Should I be afraid to report sexual misconduct and harassment?
The short answer is No. But it’s not always the easy answer. Complaining about sexual harassment to your boss or to human resources can be a difficult thing to do, especially if the harasser is a supervisor or someone with authority in the organization. But here is the thing—the law offers strong protections to you against retaliation for reporting or complaining about harassment. You just have to be brave enough to do something about it. And yes, it is risky. There is a chance that you won’t be believed. There is a chance that you will be retaliated against in some way for complaining about harassment. But like many other things in life, if you won’t stand up for yourself, you can’t expect others to do it for you. The good news is, the law will stand up for you too, if you insist on your right to be free from harassment.
It’s important to consider your options when reporting sexual harassment.
So the first thing to ask yourself is, is it worth it to me to stand up for myself, or am I better off just putting up with it? Or, maybe just quitting and finding another job? Neither option is a good one. Of course you should not put up with it. While it may be easy for someone to say this who isn’t in your position, letting any kind of injustice or mistreatment go unchallenged is a disservice to yourself, and to everyone else who might become victims of the same behavior. We know from the “me too” movement that many perpetrators were able to continue their misconduct for many years because no one stopped them. It is more acceptable now than ever before to complain about such misconduct. It is still not easy, but it can and should be done.
If you’re thinking about quitting your job anyway, you have nothing to lose by complaining about inappropriate behavior. You may as well make a record of it so that the next victim might be spared what you’re going through.
But if you’re like most victims of workplace sexual harassment, you want to hold on to your job and you want the harassment to stop. So, you must report it.
It’s not easy to report sexual harassment, but it can and should be done.
Review your employee handbook so that you know what the anti-harassment policy says and how you are supposed to report it. Then, follow the policy. If your complaint is initially an oral statement to a supervisor or an HR person, make sure you keep a written record of who you told, when, and what you said. Follow up with an email to that person: “As I told you this afternoon, I’m making a complaint about . . . .”
Be prepared if your HR person tells you they will have to conduct an investigation by, among other things, questioning the perpetrator and other witnesses about it. Your employer can’t investigate your allegations or do anything about them if you refuse to cooperate by identifying the perpetrator and describing the offensive conduct. Also, be prepared to lose some control over the situation once you report it. While your employer should do all it can to respect your desire for privacy and confidentiality, it has a legal obligation to investigate and stop unlawful harassment. If you say, “My boss is harassing me but I don’t want you to let him know I told you,” there may not be much the company can do to investigate your allegations and stop the conduct.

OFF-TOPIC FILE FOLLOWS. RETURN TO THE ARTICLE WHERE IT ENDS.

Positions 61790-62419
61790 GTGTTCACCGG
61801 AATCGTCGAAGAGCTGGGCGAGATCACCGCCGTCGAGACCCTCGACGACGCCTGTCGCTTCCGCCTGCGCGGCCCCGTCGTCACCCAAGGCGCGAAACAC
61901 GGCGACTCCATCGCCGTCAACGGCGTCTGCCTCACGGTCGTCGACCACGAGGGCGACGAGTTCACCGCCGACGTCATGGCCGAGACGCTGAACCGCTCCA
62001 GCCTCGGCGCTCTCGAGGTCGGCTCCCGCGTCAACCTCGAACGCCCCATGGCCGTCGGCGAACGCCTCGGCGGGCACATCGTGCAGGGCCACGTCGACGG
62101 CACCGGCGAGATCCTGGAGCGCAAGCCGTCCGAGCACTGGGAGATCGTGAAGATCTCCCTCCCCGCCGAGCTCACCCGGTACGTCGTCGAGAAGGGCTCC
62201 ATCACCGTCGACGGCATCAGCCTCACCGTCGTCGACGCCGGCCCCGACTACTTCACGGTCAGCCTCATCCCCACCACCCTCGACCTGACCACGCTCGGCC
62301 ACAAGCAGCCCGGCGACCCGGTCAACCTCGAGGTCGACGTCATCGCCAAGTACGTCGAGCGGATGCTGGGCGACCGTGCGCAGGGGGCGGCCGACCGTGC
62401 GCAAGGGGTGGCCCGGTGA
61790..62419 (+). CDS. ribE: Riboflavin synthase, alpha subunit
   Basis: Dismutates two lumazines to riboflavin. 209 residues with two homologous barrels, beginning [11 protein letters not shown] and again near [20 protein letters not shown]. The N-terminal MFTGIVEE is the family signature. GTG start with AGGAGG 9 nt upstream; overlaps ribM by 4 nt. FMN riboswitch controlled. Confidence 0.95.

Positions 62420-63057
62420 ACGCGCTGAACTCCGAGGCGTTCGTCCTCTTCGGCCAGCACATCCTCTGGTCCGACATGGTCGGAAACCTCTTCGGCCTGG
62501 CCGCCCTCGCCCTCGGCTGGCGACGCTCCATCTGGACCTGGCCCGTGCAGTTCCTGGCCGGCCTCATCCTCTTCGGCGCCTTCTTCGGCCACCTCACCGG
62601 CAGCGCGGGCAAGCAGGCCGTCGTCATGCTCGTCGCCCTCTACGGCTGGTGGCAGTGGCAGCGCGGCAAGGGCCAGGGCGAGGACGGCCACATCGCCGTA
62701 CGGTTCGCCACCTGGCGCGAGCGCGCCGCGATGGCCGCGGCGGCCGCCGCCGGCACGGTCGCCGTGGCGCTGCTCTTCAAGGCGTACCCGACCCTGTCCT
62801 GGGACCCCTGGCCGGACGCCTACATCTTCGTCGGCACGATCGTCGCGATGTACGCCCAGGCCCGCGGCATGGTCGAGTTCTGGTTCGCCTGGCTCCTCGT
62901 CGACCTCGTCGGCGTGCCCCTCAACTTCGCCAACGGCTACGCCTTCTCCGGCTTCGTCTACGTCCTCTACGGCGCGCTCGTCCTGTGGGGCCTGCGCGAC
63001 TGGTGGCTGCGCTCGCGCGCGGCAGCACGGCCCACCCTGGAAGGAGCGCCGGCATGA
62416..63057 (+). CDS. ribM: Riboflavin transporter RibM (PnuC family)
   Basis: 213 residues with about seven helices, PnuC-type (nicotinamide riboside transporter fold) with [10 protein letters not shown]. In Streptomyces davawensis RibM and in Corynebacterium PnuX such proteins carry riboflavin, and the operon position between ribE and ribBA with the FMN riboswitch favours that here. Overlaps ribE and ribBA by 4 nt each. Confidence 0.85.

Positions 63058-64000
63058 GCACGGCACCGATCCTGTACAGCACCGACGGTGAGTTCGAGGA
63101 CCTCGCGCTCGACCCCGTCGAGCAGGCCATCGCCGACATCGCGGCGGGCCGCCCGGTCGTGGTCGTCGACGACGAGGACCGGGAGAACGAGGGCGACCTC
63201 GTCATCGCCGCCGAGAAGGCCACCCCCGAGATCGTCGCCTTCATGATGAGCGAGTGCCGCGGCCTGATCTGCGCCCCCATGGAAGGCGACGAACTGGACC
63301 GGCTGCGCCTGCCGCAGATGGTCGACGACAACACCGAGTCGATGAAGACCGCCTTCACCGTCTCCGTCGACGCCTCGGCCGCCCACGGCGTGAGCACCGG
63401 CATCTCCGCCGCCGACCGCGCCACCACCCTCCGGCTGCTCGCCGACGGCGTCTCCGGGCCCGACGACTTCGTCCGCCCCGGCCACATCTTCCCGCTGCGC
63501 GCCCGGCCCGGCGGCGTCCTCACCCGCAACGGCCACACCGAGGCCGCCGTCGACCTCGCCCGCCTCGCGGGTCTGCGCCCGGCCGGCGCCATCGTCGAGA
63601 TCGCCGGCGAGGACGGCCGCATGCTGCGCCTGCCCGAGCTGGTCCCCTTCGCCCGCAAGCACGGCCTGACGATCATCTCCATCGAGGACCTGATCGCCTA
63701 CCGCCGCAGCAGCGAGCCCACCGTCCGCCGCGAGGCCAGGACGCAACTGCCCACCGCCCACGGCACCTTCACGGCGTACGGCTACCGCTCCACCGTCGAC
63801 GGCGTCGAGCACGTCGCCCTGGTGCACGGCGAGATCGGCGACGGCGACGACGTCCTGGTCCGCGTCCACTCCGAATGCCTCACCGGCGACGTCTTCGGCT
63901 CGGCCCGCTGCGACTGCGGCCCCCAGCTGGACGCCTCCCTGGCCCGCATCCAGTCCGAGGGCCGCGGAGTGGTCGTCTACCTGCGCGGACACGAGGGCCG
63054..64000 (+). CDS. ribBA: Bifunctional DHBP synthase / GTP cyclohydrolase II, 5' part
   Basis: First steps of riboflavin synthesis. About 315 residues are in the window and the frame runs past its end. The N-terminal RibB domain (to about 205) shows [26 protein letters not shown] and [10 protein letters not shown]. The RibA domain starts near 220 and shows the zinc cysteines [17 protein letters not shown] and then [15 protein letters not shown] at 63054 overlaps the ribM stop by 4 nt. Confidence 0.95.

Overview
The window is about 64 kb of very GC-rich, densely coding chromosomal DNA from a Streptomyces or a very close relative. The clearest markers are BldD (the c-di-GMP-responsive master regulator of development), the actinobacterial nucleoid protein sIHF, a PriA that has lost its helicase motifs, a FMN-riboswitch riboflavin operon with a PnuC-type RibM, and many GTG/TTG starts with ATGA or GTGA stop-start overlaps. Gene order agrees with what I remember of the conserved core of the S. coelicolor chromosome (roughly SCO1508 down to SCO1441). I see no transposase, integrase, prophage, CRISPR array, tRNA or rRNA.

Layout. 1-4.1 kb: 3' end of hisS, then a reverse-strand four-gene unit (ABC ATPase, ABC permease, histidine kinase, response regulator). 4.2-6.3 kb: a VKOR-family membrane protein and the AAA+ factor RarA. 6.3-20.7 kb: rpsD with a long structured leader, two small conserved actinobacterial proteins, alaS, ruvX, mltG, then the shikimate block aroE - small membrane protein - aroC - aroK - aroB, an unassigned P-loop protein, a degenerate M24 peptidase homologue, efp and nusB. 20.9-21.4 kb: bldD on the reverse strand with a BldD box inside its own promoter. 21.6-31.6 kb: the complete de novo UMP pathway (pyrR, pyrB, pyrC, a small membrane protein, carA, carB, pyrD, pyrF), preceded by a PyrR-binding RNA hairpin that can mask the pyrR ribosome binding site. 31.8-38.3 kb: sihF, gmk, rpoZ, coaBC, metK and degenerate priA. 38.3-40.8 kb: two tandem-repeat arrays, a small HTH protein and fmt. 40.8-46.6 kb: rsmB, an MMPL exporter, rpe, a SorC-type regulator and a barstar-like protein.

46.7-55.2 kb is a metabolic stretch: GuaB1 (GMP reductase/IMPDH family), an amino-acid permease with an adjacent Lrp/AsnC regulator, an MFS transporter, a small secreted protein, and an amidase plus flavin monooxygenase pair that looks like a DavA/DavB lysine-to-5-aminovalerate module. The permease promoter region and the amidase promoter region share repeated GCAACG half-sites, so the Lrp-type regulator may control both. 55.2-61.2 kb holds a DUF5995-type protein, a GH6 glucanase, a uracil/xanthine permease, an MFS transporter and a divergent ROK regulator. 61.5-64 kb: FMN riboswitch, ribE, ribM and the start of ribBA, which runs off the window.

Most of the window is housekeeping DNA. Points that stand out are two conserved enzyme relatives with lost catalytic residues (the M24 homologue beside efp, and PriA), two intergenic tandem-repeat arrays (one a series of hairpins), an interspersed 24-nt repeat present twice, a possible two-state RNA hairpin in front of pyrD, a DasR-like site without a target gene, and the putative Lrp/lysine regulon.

On the other hand, depending upon the specifics of the situation, your employer may decide it must investigate your allegations even if you don’t want it to. If you are the only victim, the employer would not normally start an investigation without your approval and cooperation, but if there are other victims, or other witnesses, your employer may decide it has an obligation to go ahead with its investigation anyway. You have to be prepared for the fact that the perpetrator will know someone complained, and will probably know or suspect it was you. That’s why the anti-retaliation protection of the law is so important.
This is perhaps the most important point you need to keep in mind: if you don’t report the harassment to the appropriate person, your employer cannot do anything about it and may not be legally responsible for the misconduct.
For example, if you fail to report the misconduct to your employer and you decide to quit because of it, you may not be able to bring any legal claim for the harassment. You must put the employer on notice of the misconduct, through the appropriate reporting channels as laid out in the employee manual or the company’s harassment policy. (Almost every company has such a policy these days. If yours doesn’t, then you must just report the harassment to the highest supervisor you can, or to human resources, or both.)
In short, the law protects you from retaliation if you report sexual harassment.
You cannot legally be fired, demoted, given less hours, or otherwise retaliated against for reporting unlawful harassment. If you believe you have been retaliated against for reporting sexual harassment, you should not hesitate to contact an Ohio or Kentucky employment lawyer to see what can be done to protect your rights.
- How do I know if something is sexual harassment?
- Do I have a sexual harassment case?
- Do I have a hostile environment case?
- What should I do if I’m being harassed at work?
- If I’m being harassed should I quit my job?
- Do I have to file a complaint with my employer or my HR department first before I can sue for sexual harassment?
- Can I sue for sexual harassment if there were no witnesses?